They had to carry me up a narrow flight of stairs and to the flight deck. I am not a light human, being six-foot-two and weighing in at 240 pounds. They had to hoist me up the stairs with a rope. By the time I was up by the flight deck, my ever-efficient friends had the helo turning and burning. They all showed up to wish me well as I was loaded on the helo. I ended up passing out for a while, and I woke up as we were landing.

They took me in to the cardiology wing of the hospital. It was in the new section of the hospital, and everything looked shiny and new.

It turned out I had atrial fibrillation, and a very bad case at that. I spent a week in the hospital, taking buttloads of medication to prevent clots from forming in the backflow of blood in the atrial section of my heart. The day they were going to stop and restart my heart with an electric shock, my heart suddenly began to beat normally. I had to do some tests, but my heart rate was a constant 150bpm. They were going to put me on the treadmill to monitor my heart. I was supposed to walk until my heartrate ramped up to 150 max. I stood there, still and silent, and exceeded it... 154bpm. They placed me on more medication.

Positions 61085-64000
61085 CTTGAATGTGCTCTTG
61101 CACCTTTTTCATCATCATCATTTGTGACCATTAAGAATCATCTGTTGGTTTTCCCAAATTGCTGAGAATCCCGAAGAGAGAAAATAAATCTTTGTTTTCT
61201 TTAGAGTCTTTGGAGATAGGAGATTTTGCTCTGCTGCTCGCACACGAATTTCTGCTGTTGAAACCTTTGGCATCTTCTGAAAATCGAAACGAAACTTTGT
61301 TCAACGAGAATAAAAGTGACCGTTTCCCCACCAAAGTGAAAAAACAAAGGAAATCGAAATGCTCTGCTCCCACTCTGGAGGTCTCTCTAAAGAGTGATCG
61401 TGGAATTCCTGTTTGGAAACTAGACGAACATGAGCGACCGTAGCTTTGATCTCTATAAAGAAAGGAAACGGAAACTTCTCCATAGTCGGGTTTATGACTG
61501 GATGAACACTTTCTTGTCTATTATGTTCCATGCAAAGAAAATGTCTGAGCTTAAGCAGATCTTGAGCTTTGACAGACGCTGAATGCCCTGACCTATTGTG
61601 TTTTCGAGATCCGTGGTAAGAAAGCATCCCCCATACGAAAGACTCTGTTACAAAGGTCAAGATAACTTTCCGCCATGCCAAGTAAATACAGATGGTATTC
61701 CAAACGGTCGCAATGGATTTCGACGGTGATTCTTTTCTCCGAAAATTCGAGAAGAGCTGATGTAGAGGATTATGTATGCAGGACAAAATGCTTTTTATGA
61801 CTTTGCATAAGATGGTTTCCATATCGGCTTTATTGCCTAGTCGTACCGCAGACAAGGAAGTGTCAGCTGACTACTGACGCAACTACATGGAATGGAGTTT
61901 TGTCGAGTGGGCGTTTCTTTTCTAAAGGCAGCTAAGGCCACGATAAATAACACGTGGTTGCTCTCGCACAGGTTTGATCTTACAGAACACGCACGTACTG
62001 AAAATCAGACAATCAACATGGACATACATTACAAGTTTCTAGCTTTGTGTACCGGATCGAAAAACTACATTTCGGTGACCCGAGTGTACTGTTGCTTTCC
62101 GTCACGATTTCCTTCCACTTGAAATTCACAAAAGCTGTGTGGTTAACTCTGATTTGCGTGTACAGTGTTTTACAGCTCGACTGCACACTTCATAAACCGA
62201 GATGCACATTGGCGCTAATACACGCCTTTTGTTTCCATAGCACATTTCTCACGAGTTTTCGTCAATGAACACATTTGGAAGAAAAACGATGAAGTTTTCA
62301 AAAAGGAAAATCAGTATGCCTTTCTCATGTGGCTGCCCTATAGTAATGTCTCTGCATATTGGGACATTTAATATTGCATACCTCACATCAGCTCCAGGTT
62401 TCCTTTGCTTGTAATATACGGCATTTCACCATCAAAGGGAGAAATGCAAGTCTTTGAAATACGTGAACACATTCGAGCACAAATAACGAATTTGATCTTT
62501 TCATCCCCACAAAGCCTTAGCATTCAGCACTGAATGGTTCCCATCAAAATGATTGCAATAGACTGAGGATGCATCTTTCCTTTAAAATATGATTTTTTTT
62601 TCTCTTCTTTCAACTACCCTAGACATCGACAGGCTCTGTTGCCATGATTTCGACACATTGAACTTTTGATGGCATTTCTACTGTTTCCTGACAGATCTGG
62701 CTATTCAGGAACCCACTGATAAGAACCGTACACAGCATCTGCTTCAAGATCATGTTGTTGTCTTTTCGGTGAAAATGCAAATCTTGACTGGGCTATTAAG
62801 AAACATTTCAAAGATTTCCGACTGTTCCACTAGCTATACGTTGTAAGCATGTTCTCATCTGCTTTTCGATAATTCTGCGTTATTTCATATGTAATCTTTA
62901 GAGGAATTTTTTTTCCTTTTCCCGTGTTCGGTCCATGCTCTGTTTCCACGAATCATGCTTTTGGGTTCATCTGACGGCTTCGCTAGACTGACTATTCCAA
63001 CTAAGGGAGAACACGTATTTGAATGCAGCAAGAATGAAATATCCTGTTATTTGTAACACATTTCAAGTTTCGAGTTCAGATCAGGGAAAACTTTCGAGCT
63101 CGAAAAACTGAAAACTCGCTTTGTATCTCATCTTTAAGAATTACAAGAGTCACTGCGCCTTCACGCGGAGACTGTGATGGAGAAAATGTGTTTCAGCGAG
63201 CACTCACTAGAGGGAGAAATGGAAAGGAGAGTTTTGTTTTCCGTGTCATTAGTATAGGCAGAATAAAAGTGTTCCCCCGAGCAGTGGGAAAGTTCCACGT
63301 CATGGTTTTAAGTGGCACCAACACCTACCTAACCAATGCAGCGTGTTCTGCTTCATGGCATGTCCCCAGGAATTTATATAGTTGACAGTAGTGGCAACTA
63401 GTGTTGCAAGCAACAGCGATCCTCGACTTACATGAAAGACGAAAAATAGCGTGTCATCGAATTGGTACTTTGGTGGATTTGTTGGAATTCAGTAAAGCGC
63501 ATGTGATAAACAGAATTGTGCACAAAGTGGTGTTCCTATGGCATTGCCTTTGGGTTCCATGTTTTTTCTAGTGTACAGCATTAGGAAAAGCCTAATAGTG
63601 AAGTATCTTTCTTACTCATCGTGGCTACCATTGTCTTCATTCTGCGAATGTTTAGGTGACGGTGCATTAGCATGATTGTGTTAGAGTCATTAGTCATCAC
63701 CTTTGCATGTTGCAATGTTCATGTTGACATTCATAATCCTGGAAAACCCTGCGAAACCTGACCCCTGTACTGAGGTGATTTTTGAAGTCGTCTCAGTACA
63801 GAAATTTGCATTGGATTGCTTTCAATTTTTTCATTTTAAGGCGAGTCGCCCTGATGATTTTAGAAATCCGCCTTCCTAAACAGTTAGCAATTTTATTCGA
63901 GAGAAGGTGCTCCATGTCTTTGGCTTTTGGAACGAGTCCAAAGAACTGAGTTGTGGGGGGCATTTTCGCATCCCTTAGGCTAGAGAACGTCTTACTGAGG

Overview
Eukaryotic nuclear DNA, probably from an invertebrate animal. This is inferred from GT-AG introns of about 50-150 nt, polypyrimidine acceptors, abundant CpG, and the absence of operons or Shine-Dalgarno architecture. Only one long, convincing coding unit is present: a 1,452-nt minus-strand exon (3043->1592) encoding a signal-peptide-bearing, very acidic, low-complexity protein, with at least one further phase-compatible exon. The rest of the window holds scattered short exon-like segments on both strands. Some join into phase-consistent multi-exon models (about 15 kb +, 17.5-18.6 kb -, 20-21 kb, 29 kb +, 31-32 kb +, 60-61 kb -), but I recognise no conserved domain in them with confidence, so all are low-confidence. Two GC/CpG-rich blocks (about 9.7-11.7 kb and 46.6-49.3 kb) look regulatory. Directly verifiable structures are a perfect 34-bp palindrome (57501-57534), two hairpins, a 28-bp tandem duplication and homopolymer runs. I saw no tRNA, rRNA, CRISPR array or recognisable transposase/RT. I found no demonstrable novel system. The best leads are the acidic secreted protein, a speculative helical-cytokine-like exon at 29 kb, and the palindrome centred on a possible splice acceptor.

When I had the atrial fibrillation, I felt like I was lightheaded. I was shaky like I was on a severe caffeine buzz. I felt very weak, and couldn't do much without getting tired. It was a scary time, and I was bothered that I put my family through the ordeal.

I did find out that my little son (who was about 2 years old) had a penchant for blondes. I had a very attractive blonde woman as my cardiologist, and my son flirted with her every time she showed up. That's my boy... going after the beautiful smart women. It worked for me, I caught his mother : )